Rubright, You’re Rubbing it the Wrong Way! [Archives:2002/03/Focus]

January 14 2002

By: Hassan Al-Haifi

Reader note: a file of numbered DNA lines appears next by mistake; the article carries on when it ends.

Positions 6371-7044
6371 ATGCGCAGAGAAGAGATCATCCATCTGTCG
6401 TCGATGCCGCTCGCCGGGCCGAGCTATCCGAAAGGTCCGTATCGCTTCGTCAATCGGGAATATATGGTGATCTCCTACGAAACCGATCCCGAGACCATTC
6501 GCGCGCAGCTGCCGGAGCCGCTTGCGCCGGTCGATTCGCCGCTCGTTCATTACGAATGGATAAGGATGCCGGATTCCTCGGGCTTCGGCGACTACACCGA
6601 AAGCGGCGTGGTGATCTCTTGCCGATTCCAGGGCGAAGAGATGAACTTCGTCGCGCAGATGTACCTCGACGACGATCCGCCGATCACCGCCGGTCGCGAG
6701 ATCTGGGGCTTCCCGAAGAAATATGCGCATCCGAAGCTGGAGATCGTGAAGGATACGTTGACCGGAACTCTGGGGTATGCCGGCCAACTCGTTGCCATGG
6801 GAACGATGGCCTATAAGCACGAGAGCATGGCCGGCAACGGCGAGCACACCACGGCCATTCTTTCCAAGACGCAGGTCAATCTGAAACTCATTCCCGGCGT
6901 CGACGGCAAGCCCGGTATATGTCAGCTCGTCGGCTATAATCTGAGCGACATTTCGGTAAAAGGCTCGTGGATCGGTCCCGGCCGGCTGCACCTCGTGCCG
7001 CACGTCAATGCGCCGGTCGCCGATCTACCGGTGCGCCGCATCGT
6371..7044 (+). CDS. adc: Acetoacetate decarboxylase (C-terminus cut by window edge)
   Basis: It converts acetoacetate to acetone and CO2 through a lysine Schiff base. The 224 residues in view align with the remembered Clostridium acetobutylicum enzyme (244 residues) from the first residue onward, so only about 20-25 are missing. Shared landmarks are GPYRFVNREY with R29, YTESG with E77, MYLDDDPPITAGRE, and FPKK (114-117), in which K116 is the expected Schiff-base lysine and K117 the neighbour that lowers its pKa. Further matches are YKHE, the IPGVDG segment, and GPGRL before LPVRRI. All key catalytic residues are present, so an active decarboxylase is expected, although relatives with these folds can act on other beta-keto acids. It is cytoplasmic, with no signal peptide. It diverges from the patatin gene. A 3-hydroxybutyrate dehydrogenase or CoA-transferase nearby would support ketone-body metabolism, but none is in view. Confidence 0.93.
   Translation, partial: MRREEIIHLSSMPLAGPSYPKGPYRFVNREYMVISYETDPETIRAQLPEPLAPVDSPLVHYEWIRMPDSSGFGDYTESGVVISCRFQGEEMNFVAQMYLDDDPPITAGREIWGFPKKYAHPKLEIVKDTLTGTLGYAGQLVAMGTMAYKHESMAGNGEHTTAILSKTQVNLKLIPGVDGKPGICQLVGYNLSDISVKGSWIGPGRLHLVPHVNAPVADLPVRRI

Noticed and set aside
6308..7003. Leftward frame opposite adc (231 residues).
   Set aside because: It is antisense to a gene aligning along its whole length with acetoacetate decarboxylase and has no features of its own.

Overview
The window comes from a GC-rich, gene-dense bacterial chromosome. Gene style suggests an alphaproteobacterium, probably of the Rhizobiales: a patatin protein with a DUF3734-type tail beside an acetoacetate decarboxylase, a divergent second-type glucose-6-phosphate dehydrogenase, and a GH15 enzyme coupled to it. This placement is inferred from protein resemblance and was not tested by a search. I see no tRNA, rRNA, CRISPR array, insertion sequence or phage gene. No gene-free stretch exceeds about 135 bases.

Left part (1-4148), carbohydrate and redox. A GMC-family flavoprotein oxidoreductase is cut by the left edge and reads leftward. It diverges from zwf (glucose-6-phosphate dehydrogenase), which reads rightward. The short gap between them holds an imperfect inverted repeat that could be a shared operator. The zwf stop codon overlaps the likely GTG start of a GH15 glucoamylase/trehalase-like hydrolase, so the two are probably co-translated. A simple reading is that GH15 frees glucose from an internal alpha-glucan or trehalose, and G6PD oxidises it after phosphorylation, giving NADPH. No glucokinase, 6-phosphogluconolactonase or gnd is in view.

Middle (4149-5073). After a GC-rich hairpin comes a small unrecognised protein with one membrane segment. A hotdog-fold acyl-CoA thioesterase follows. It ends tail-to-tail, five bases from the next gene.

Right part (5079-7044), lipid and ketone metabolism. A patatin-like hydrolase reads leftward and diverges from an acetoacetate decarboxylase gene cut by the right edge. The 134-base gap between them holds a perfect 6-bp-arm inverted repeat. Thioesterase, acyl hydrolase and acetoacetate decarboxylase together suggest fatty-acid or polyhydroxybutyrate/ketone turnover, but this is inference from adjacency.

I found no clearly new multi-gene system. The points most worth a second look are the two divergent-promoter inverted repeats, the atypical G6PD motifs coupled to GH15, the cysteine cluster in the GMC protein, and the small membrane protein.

Dick: I thank you for your interest in Yemen and in the YT, in particular. I am inclined to believe that your letter was more like an attempt to suppress Common Sense for more ulterior motives rather an objective assessment of the commentary. Whatever the case, you are either reading Common Sense with an already well established position on the issues discussed or an apparently prejudiced perception of the author. You did not specifically pinpoint any matter raised in Common Sense that angered you so much.. Nevertheless, I welcome your views and appreciate your sustained follow-up of Common Sense. However I would like to clarify some very important points that you either failed to recognize or you overlooked, as you so diligently read the column for at least six months, as you said.